View details for DOI 10.1016/j.ahj.2020.10.068
View details for PubMedID 33129989
Blood pressure and mortality in patients with type 2 diabetes and a recent coronary event in the ELIXA trial.
2020; 19 (1): 175
BACKGROUND: The relationship between blood pressure and mortality in type 2 diabetes (T2DM) is controversial, with concern for increased risk associated with excessively lowered blood pressure.METHODS: We evaluated whether prior cardiovascular disease (CVD) altered the relationship between baseline blood pressure and all-cause mortality in 5852 patients with T2DM and a recent acute coronary syndrome (ACS) who participated in the ELIXA (Evaluation of Lixisenatide in Acute Coronary Syndrome) trial. Risk of death was assessed in Cox models adjusted for age, sex, race, heart rate, BMI, smoking, diabetes duration, insulin use, HbA1c, eGFR, brain natriuretic peptide (BNP), urine albumin/creatinine ratio, treatment allocation and prior coronary revascularization.RESULTS: Although overall there was no significant association between systolic blood pressure (SBP) and mortality (hazard ratio per 10mmHg lower SBP 1.05 (95% CI 0.99-1.12) P=0.10), lower SBP was significantly associated with higher risk of death (hazard ratio per 10mmHg lower SBP 1.13 (95% CI 1.04-1.22) P=0.002) in 2325 patients with additional CVD (index ACS+at least one of the following prior to randomization: myocardial infarction other than the index ACS, stroke or heart failure). In 3527 patients with only the index ACS no significant association was observed (hazard ratio per 10mmHg lower SBP 0.95 (0.86-1.04) P=0.26; P for interaction 0.005).CONCLUSIONS: The association between blood pressure and mortality was modified by additional CVD history in patients with type 2 diabetes and a recent coronary event. When blood pressures measured after an acute coronary event are used to assess the risk of death in patients with type 2 diabetes, the cardiovascular history needs to be taken into consideration. Trial registration ClinicalTrials.gov number NCT01147250, first posted June 22, 2010.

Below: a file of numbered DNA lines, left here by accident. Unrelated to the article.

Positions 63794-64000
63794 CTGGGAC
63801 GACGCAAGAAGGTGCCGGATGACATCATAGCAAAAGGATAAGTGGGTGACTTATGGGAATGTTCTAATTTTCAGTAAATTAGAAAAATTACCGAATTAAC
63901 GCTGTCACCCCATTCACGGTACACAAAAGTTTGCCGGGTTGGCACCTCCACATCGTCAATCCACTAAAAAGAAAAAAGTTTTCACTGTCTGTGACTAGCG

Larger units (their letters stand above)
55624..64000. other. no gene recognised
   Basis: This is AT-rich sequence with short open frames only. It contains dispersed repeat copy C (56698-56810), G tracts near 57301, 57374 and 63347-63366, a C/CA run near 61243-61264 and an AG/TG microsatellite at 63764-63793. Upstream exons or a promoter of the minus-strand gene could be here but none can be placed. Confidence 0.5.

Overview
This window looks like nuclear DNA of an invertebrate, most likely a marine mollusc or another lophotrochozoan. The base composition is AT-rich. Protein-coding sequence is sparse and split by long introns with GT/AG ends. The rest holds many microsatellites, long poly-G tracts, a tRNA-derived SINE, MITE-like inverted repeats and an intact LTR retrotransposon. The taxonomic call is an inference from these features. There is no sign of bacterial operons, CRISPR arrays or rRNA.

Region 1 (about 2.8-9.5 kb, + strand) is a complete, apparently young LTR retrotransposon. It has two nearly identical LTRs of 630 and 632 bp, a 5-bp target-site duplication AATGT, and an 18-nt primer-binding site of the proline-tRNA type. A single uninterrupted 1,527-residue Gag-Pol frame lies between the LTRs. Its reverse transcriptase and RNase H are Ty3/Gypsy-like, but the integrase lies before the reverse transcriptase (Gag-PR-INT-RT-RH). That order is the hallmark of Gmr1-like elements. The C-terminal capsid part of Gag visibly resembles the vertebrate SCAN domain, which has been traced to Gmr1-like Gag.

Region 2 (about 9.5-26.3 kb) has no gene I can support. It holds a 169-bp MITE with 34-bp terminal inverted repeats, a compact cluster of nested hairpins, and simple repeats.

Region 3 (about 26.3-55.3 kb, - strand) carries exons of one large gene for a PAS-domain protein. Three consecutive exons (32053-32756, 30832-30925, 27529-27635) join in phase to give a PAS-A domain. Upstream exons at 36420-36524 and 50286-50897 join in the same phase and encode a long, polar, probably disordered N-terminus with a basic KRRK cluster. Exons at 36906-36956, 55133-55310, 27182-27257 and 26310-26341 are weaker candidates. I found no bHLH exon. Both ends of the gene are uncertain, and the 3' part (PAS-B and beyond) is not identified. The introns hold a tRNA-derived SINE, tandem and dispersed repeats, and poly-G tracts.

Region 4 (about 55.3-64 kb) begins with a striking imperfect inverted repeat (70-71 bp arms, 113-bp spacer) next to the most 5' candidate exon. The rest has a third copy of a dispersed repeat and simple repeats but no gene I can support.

View details for DOI 10.1186/s12933-020-01150-0
View details for PubMedID 33046070
Associations Between Depressive Symptoms and HFpEF-Related Outcomes.
JACC. Heart failure